5.     Maintaining your pet’s annual/semi-annual immunizations. Maintaining your immunization status is equally important.

For more information, please don’t hesitate to reach out to Companion Animal Hospital’s friendly and knowledgeable veterinary staff members. Additional reading materials, a complete list of zoonotic diseases and references for this article can also be found at www.cdc.gov.

Written By: Dr. Christine Tuma
Companion Animal Hospital Round Lake


Tuesday, September 25, 2018

What's the deal with worms?

What's the deal with worms?
Picking up your animals' feces is often not a pleasant task, but did you know that there could be friends hiding out within?

Roundworms 
This parasite is very common in puppies and kittens, they are infected while in the uterus as well as when they ingest milk. Adult worms look like spaghetti. Symptoms are a potbellied appearance in puppies. This parasite also has the potential to be zoonotic. Visceral larval migrans occurs in humans that accidentally ingest roundworm eggs. The larvae migrate to liver, lungs, brain, and most commonly the eyes.
Hookworms
Animals are infected by ingesting eggs or directly by worm penetrating through skin. These parasites live in the small intestine and feed on blood with teeth and cutting plates. It can be fatal due to loss of blood. Symptoms include bloody stool, pale gums, and anemia but only in cases of heavy infections. This parasite also has the potential to be zoonotic. Cutaneous larval migrans occurs in humans when larvae penetrate feet when walking barefoot typically in grass and sand. The larvae migrate producing winding tracks of inflammation and is very itchy
Whipworm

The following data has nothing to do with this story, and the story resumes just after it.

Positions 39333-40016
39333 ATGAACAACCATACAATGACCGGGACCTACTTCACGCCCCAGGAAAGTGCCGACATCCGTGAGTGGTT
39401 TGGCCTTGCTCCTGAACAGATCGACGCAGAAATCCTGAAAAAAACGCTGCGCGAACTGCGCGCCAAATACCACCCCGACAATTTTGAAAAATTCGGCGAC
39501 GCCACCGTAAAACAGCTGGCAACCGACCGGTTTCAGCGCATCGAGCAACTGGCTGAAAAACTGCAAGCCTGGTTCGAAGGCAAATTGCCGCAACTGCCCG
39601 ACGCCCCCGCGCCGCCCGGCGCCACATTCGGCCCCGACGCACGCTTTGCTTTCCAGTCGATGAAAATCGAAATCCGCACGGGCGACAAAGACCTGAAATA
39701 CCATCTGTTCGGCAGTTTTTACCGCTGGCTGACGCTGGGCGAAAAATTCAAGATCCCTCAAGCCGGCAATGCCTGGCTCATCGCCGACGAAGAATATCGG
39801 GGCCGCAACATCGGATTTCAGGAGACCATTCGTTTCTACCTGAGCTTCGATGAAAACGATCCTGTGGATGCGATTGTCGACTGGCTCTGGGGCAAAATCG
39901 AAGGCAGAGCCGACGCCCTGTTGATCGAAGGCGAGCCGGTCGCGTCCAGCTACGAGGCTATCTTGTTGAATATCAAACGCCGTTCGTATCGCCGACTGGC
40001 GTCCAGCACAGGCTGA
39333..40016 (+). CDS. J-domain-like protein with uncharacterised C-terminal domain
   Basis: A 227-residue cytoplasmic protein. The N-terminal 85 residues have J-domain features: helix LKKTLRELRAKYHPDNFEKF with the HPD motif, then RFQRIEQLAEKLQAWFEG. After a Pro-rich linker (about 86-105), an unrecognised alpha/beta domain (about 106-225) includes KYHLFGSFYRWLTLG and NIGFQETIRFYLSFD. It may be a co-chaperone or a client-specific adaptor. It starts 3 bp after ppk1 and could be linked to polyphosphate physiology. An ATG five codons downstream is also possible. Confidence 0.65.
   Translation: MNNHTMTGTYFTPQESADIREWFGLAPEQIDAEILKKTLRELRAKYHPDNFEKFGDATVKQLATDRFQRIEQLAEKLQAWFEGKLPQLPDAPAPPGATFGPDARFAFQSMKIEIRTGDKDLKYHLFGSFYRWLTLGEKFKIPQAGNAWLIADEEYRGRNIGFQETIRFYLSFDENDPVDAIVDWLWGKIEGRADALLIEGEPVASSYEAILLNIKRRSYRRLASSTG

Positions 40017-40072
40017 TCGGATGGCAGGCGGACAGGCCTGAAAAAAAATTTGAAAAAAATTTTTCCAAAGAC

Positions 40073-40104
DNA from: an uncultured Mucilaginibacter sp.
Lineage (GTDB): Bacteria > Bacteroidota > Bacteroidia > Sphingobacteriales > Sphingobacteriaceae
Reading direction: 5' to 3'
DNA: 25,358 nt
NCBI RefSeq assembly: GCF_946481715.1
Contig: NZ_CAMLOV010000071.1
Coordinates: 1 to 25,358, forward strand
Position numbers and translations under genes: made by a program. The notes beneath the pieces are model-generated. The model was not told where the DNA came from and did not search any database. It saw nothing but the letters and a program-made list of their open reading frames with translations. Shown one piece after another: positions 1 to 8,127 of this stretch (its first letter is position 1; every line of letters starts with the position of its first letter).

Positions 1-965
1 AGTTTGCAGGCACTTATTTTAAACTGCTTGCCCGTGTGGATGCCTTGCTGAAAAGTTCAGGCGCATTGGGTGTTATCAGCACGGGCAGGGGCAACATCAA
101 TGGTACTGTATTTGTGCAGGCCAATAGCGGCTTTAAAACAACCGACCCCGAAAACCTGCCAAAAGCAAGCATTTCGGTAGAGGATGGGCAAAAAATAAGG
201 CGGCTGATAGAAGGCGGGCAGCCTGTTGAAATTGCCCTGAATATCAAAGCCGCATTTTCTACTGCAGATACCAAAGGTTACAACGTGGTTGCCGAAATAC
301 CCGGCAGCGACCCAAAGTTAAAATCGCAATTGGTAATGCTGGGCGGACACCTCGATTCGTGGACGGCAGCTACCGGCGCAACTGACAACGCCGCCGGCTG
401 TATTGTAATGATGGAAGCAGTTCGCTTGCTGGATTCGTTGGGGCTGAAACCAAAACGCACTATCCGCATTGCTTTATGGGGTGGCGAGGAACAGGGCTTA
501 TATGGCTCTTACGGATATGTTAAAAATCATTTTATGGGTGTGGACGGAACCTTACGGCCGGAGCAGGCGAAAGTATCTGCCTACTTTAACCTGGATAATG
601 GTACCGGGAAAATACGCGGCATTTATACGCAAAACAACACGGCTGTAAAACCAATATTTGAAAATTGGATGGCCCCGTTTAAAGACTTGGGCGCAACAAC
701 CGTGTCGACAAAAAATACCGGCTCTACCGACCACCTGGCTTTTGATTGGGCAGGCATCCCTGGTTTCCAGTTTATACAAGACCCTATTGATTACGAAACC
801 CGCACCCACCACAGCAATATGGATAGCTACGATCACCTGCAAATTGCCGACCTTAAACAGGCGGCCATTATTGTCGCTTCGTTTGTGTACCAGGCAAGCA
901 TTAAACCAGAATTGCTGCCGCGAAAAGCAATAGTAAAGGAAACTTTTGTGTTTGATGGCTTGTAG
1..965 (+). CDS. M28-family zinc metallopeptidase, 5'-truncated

Can be hard to diagnose because worms do not shed large amount of eggs in feces. This is most common in dogs kept in small lots or on chains. The most common symptom is diarrhea with mucus and blood.
Tapeworms 
Dogs and cats get tapeworms from fleas and also if the animal hunts rodents. Sometimes the  tapeworm segments (prolgottids) can be seen around the anus and look like rice grains. 
Giardia
This is a protozoa not a worm that likes to inhabit water. Pets are infected when sniffing or eating cysts or drinking contaminated water. The most common symptom is chronic diarrhea. This is also zoonotic and causes humans to have diarrhea and terrible stomach cramps. 
Annual fecal tests are important to screen our pets to be certain that your pets are not affected by any of these parasites. Even if your pet does not go outside,parasites can be brought into the house on our feet or by other pets. Monthly heartworm prevention will protect dogs from roundworm, hookworm, whipworm, and tapeworm infections depending on the product 

Written By: Dr. Kat Baker
Hyde Park Animal Hospital & Clinic

Tuesday, September 11, 2018

Why do cats need dental exams?


Why Do Cats Need Dental Exams?
FORL of the canine tooth in the cat. 

            Feline Odontoclastic Resorptive Lesions (FORL’s) account for 20-75% of all dental disease in cats over 4 years old.  Odontoclasts, which originate in the bone marrow, migrate and attach to the external surface of the tooth root (portion of the tooth within the tooth socket) and resorb (i.e. destroy) the root surface.  These cells normally are responsible only for turning over the baby teeth in kittens to make way for the adult teeth.  These cells remain active in later life for reasons we don’t understand.  As time passes the root is completely destroyed, and the crown is left behind.  In the end stage of the disease, the entire tooth is eaten away by the odontoclasts.
FORL’s were once identified as “cavities”.  We now know that this is not correct.  Cavities are caused by bacteria, whereas, FORL’s are not.  In fact, the real cause of FORL’s remains elusive and remains a topic of debate.